Already, the full moon has graced the skies and is waning back to it’s crescent form. Half of Ramadan has passed…the Month of Giving is nearing its end.
Charity has a very important place in Islam; it is one of the five pillars enjoined upon Muslims. And in the month of Ramadan, the encouragement to give in charity is even more emphasized.
The companions of the Prophet (peace be upon him) described him saying, “The Prophet was the most generous of people, and he was most generous during Ramadan.”
So, in keeping with this spirit of increased generosity that he exemplified, Muslims around the world make an extra effort to be charitable during this month.
It is a time when children eagerly drop coins into their sadaqah (voluntary charity) jars. When families fill boxes with non-perishables for the food banks. When pre-loved toys and clothes find new homes. And when charity organizations see the bulk of their yearly funds come pouring in.
This definition of charity…the giving of one’s wealth…is the one that comes most readily to our minds. But charity within the Islamic context has a much broader meaning: to do good for one another in any form .
The Prophet (peace be upon him) once said: “To judge justly between two people is charity. To help a person with his mount, lifting him onto it or hoisting his belongings onto it is charity. And the kind word is charity. And every step that you take towards prayer is charity. And removing a harmful object from the road is charity.”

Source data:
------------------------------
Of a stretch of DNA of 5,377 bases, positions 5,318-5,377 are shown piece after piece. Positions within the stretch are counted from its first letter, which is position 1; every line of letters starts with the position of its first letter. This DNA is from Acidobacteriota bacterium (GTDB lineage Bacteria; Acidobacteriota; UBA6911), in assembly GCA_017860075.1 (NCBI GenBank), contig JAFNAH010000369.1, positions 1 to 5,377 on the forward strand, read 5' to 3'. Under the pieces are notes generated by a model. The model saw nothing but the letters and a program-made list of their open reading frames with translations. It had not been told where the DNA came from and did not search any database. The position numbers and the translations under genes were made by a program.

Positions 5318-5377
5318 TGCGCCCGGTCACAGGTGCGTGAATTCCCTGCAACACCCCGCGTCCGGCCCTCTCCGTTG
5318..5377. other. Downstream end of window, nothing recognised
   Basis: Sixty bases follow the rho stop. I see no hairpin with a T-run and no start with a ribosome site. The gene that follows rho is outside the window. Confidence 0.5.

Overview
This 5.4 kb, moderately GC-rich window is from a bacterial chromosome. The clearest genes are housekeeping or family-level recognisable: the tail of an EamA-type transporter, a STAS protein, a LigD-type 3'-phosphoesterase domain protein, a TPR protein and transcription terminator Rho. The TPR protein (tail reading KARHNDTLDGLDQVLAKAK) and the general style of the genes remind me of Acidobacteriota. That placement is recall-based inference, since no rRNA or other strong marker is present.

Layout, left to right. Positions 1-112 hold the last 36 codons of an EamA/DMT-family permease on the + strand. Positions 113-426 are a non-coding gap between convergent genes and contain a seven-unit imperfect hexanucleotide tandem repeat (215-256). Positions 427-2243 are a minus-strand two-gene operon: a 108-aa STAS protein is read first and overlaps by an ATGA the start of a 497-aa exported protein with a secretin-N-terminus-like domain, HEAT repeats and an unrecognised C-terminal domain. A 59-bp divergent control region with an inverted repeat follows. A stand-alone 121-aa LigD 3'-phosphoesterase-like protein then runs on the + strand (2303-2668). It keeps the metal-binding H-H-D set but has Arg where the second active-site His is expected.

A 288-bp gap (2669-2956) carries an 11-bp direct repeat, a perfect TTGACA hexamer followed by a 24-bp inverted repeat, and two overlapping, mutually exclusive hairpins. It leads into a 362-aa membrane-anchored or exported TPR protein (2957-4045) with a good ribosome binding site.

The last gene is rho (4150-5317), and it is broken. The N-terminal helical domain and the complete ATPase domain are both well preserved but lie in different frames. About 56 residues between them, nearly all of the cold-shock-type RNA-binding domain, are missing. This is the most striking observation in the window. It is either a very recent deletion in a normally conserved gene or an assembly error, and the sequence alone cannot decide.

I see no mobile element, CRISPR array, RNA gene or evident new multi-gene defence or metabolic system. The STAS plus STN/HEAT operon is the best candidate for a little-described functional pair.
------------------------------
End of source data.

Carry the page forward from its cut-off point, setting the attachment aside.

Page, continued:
It is this far-reaching outlook on sadaqah (voluntary charity) that defines the essence of Ramadan. The spirit of the month is brought to life by the generosity of the people. And even though this may be a pandemic Ramadan where congregation and gatherings are not possible, the acts of charity still shine through and define the Month of Giving.
Baskets of dates and other delicious edibles are left on the porches of our neighbours. Cards filled with prayers and love are mailed, or whatsapped, to loved ones we cannot visit. Containers of hot food are distributed at drive-thrus in mosque parking lots to hundreds of congregants in lieu of a community meal.
And in this modern age, online platforms like Launchgood and JustGiving collect millions of dollars on behalf of aid organizations, replacing the collection boxes circulating after prayer. Social media sites like Instagram and Facebook raise awareness of the campaigns and causes, replacing fundraising dinners.
It’s a different Ramadan experience.
But it’s still the Month of Giving without doubt.
And that spirit of charity that forms the essence of Ramadan continues to shine as brightly as ever.
Maryam Baksh is a graduate from University of British Columbia. She is a member of the Muslim community in Vancouver and a busy young mother.
You cna read more articles on our interfaith blog, Spiritually Speaking, HERE